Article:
A non-cognisable case was filed against a woman on a complaint by Flipkart Co-founder Binny Bansal, who recently quit as the Group CEO over allegations of "serious personal misconduct", but was later closed after a brief probe, a senior police official said Friday.
Bansal had alleged in his complaint that the woman was sending threatening mails to him, the official told PTI on condition of anonymity.
The firm owner Walmart Inc had announced on Tuesday last that Bansal had resigned as the group Chief Executive Officer after an independent probe into allegations of "serious personal misconduct".
Repudiating the charges, Binny, 37, had said that he was "stunned" by the allegations and added that he would, however, continue to remain a large shareholder and Board member of the company that he had co-founded 11 years ago.
"The Koramangala police had filed a non-cognisable case against a woman. Bansal had alleged that the woman was sending threatening mails to him," the officer said.
The complaint, after a few days of investigation, was closed, the officer said, but declined to disclose further details.
Non-cognisable offence refers to an offence in which the police has no authority to apprehend a person for crime on theirown.
Under this law, the police require a warrant to arrest an accused and a court's prior approval to begin investigation.
Bansal's exit came just months after Flipkartwas acquired by Walmart.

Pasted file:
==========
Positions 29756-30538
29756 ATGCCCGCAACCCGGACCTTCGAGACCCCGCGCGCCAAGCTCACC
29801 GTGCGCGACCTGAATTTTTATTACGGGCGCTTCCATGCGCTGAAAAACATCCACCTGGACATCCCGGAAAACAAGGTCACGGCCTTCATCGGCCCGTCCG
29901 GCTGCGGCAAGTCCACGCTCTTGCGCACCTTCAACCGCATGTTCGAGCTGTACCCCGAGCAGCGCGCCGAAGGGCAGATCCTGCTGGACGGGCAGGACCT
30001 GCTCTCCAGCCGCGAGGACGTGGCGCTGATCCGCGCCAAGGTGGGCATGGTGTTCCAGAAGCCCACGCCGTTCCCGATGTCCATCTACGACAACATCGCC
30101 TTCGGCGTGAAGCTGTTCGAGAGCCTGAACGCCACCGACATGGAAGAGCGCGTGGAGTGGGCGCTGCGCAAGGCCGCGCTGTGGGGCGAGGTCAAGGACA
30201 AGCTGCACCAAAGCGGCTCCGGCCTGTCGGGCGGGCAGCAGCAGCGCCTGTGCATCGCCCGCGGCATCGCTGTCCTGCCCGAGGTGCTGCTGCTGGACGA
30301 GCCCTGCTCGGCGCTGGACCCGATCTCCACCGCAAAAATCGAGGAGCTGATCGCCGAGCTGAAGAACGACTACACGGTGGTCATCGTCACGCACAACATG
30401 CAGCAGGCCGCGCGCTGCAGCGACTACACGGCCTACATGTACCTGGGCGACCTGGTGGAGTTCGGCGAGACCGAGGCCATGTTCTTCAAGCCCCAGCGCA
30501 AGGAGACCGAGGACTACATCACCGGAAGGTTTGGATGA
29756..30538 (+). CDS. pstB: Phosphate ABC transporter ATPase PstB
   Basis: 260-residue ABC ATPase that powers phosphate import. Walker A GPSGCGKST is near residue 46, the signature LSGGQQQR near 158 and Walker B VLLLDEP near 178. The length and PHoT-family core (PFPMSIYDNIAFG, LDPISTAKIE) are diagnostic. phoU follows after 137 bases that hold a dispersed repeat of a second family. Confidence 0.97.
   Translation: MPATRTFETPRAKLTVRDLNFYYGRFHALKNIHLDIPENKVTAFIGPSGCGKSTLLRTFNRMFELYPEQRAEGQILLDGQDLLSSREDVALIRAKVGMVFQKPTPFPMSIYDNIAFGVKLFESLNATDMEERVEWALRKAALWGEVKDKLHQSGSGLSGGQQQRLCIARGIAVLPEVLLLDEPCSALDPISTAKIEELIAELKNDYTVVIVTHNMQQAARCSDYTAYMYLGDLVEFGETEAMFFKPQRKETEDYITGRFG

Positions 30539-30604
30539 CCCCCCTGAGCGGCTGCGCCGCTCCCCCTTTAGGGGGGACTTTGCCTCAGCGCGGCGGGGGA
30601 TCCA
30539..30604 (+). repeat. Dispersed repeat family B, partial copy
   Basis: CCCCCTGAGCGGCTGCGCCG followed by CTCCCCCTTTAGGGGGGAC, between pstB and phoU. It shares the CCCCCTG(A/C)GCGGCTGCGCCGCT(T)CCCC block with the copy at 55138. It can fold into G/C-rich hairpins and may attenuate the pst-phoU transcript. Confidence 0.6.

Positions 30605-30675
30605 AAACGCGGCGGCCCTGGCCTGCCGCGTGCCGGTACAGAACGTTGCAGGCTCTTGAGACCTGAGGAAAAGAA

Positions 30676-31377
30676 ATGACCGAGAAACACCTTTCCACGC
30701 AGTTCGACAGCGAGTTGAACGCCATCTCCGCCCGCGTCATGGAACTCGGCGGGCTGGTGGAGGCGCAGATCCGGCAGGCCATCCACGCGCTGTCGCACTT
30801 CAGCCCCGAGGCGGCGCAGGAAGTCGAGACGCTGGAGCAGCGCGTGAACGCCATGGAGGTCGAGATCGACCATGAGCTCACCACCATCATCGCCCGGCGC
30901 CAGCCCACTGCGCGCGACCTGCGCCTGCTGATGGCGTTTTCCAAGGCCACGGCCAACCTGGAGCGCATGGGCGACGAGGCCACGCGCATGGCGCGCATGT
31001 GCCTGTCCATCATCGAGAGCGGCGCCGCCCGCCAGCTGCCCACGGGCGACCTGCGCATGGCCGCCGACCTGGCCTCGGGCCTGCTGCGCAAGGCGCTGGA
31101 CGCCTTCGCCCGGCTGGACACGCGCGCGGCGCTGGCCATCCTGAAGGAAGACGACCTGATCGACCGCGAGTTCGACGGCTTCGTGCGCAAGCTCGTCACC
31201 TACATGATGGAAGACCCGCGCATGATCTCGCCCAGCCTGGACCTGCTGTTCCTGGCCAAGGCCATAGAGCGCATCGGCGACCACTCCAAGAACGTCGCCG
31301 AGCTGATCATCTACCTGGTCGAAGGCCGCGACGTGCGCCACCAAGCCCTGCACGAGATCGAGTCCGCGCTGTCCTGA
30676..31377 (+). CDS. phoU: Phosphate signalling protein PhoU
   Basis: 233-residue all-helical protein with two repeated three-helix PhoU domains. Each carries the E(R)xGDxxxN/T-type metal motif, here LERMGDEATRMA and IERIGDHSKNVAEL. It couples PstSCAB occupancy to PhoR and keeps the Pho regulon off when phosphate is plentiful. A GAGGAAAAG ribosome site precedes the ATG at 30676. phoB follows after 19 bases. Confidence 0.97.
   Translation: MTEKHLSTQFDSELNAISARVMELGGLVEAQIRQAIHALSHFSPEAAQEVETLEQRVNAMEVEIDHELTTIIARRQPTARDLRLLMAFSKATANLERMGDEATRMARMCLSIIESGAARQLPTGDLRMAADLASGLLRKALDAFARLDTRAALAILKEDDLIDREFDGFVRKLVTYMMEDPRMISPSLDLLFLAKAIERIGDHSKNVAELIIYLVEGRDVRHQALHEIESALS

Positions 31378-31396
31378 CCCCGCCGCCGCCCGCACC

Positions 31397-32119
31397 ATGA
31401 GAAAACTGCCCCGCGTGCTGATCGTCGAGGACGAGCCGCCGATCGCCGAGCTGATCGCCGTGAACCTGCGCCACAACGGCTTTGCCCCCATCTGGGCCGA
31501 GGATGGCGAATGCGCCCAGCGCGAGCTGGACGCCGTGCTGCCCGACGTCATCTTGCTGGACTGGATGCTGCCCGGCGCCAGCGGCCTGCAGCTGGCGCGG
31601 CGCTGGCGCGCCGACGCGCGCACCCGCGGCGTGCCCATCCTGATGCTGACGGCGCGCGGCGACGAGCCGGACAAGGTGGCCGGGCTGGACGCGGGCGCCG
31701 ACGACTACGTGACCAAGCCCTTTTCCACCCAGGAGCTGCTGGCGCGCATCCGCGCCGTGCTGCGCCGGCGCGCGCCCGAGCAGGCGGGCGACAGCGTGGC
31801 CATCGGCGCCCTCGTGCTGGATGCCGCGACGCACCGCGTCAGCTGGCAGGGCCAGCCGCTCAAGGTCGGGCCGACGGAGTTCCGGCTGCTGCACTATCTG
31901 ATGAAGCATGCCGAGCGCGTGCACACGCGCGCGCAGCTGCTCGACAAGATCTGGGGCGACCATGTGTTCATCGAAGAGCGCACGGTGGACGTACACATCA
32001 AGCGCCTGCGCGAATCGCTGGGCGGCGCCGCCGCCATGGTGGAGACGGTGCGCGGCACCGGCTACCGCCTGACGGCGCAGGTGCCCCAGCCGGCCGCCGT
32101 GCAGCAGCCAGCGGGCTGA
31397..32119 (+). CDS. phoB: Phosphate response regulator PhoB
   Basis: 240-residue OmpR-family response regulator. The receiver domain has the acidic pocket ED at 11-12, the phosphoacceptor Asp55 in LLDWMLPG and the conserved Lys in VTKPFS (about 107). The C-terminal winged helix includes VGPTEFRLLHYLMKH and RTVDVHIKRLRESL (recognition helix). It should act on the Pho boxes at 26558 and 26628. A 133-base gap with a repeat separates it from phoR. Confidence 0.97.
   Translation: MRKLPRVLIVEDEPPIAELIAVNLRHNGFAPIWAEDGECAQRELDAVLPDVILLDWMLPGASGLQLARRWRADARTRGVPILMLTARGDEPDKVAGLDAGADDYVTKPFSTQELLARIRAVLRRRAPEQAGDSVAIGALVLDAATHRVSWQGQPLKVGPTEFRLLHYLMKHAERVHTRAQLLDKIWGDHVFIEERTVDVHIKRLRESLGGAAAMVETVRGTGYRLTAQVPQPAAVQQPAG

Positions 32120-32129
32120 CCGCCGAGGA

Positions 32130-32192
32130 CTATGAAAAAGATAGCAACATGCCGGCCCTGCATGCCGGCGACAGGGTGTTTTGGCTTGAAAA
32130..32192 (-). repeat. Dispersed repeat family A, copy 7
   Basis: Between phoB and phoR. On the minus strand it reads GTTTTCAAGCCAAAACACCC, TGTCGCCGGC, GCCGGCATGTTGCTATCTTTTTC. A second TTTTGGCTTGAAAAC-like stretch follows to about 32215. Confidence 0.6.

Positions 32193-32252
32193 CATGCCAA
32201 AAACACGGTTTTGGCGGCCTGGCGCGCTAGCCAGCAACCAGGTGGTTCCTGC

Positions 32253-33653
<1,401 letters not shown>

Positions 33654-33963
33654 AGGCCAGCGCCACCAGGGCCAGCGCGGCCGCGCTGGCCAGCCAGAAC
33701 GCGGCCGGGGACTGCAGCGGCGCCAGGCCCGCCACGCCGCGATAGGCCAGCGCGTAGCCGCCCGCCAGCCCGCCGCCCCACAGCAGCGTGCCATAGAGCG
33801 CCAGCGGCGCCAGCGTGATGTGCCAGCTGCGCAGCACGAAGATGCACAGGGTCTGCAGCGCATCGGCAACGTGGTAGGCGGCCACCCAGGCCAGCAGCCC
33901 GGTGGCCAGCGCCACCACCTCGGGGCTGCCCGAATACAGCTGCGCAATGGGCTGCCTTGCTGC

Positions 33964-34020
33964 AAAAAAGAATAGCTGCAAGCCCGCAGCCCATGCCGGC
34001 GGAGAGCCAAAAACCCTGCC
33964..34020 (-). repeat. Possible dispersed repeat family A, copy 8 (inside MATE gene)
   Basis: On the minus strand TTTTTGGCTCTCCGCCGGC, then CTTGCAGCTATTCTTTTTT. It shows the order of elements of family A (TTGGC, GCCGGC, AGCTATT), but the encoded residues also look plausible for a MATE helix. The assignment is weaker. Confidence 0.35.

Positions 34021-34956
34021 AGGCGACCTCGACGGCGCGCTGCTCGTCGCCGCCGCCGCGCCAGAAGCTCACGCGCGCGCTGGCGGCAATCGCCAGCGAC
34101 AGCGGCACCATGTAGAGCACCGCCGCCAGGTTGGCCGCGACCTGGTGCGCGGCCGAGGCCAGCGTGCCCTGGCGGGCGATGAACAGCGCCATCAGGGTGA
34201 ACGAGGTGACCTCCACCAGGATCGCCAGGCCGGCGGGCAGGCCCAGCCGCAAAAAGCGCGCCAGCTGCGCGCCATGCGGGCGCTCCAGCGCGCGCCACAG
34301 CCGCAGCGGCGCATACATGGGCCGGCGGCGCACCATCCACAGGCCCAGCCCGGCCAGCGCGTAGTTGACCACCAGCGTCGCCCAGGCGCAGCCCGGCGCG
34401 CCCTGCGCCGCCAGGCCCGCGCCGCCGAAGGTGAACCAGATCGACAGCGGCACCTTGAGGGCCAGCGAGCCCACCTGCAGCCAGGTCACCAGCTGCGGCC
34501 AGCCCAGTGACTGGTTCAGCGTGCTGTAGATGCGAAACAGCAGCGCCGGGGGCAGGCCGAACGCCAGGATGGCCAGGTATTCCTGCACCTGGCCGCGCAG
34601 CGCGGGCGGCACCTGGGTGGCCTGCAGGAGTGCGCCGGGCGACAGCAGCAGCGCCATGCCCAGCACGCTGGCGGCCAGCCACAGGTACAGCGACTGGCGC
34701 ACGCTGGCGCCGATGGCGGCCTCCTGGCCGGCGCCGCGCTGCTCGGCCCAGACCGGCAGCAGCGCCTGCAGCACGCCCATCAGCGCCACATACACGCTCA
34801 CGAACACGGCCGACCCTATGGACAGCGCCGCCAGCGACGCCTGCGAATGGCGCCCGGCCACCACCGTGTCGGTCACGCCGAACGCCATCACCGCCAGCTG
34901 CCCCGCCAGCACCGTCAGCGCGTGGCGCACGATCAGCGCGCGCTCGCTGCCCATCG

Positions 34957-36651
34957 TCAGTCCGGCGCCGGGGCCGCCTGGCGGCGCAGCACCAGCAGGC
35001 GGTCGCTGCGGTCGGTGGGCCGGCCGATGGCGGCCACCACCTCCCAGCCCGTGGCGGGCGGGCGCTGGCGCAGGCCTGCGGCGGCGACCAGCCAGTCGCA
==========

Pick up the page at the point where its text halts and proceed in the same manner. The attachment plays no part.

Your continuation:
He was serving as Group CEO after Walmart's mega USD 16 Billion investment in the Bengaluru-based company.
Walmart, in its statement, had said Binny's decision to step down followed an independent investigation done on behalf of Flipkart and Walmart, even though the probe "did not find evidence to corroborate the complainant's assertions" against him.
The company, however, did not provide details of the nature of misconduct or the findings of the probe for which it had engaged a global law firm.
The probe that began in July did not involve an employee of Flipkart, according to sources which had indicated that the complainant was associated with the firm a few years ago, but was now running her own venture.
The matter is in "personal realm," they added.
This, however, could not be independently ascertained.
Sachin Bansal (not related) left the company, selling his entire 5.5 per cent stake to Walmart, as part of the mega USD 16-billion deal with the US retail behemoth in May.